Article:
Accounts Commissioner John Franck has proposed a unique use for the city's parking garages advertising space.
Franck, in a presentation made to the City Council on Tuesday, Jan. 16, proposed the city's parking garages could generate revenue instead of costing the city money in maintenance fees.
The commissioner proposes to sell billboard-style advertisement space in the 210-space Church Street and 186-space Putnam Street garages. The ads, Franck said, would be placard-type signs, placed vertically and horizontally on beams and open wall spaces in the parking facilities.
Advertising rates would be on a sliding scale, with the lowest rates offered to local companies. According to the rough numbers Franck presented to the City Council last week, local companies would pay $250 a month for a sign, while regional and national businesses would be charged $500 and $750 per month, respectively.
Down in Manhattan they're getting $1,200 a month for a similar sized sign," Franck said.
Franck said he has received a particularly good response from local and national companies including dentists, law firms, real estate companies and restaurants.
Pointing to the cover of a local phone directory, Franck told the City Council that these are entities that are already spending big money for advertising that might be less effective.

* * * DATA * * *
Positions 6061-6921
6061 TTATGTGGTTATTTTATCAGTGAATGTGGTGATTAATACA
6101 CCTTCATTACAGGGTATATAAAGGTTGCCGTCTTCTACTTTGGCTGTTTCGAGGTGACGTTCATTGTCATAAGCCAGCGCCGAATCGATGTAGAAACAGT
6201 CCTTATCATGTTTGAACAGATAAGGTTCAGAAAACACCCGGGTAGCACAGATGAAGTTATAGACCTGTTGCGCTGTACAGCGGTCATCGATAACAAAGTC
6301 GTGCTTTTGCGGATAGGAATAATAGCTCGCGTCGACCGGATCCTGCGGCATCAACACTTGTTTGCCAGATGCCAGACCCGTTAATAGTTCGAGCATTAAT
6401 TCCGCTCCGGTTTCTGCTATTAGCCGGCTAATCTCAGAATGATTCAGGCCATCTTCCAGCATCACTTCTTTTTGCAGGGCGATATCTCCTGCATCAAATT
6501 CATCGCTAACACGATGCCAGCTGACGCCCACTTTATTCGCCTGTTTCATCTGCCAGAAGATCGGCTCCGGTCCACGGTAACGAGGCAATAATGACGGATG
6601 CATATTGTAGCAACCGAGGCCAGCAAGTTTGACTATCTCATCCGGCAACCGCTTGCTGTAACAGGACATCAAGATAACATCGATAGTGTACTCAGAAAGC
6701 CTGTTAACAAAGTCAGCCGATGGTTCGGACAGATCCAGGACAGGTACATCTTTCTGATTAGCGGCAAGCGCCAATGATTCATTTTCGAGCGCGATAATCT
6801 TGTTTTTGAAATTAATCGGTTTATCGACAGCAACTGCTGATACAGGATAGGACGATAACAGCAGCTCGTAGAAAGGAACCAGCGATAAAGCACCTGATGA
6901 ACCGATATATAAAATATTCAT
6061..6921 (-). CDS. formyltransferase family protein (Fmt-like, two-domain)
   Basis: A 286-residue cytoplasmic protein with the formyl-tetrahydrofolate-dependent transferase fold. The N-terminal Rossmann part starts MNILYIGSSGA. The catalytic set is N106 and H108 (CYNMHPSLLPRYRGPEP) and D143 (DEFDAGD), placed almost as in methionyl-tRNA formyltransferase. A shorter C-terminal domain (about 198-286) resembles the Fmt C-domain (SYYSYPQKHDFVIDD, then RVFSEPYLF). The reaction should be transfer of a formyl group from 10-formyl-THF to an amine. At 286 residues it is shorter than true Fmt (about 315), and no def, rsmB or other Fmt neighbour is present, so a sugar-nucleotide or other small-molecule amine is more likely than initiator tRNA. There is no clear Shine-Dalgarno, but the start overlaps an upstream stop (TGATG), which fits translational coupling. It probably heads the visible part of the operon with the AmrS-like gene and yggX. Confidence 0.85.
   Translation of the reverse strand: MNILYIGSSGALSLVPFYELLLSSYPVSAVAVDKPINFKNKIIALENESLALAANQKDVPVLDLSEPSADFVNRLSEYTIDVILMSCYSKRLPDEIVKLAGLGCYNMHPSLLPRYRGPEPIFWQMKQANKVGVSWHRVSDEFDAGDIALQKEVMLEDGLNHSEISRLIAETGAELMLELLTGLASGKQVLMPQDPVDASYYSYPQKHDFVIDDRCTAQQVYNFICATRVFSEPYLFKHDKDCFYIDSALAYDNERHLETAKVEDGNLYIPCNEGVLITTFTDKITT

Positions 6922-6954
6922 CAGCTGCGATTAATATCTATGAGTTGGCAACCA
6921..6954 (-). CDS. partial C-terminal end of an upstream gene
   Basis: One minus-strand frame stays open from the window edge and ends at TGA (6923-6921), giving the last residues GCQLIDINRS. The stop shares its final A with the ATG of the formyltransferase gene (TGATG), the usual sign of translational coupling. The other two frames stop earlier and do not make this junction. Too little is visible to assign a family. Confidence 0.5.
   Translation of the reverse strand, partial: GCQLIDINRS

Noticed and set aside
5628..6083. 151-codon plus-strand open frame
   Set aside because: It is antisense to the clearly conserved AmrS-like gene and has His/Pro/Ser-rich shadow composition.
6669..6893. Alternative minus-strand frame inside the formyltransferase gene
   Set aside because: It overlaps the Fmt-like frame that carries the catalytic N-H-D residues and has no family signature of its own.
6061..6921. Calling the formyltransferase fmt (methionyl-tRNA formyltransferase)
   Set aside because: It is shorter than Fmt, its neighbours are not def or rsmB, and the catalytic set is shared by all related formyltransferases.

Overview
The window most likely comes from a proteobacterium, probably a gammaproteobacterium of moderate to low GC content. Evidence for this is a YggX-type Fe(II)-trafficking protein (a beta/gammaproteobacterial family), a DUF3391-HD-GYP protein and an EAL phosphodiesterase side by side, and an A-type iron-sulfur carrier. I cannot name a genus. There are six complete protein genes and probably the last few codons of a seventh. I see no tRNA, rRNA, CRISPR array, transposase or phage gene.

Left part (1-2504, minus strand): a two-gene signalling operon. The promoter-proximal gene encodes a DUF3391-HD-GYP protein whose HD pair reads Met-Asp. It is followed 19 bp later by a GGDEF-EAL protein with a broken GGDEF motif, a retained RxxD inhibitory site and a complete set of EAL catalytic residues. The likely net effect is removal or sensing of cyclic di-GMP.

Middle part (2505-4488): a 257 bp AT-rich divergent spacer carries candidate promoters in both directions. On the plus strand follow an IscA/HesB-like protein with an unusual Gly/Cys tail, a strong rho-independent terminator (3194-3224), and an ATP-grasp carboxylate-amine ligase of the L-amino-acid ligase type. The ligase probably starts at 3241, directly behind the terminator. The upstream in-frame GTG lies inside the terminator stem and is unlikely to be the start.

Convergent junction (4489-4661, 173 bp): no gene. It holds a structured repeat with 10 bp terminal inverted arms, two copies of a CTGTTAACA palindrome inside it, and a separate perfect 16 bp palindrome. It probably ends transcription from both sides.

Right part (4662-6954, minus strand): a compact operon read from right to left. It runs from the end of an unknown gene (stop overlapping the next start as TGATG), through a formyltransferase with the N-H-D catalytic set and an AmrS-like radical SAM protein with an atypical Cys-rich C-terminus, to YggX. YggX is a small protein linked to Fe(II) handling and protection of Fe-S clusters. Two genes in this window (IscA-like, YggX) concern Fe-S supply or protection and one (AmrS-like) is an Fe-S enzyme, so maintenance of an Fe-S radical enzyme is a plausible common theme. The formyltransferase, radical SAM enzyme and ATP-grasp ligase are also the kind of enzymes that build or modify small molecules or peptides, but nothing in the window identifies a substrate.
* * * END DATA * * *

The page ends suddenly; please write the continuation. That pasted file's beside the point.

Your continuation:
Dawn Oesch, president of the Downtown Business Association, said Franck's prices are in the organization's ballpark.
"I think that's a reasonable amount of money," she said. "That's about the norm, especially for that kind of exposure."
Oesch said some of the downtown business people may not be able to afford it " herself included " but some are spending more than that now on less lucrative advertising outlets.
The Church and Putnam Street garages would both have six signs mounted on interior walls. Additionally, 10-feet-long by 2-feet-high ads would line the beams near the garage ceiling, with 18 at Church Street and 16 at Putnam Street. The signs would have a Victorian look and feel consistent with existing signage and architecture, he said. The space is considered to be indoors, thus the city's ban on outdoor advertisements does not apply.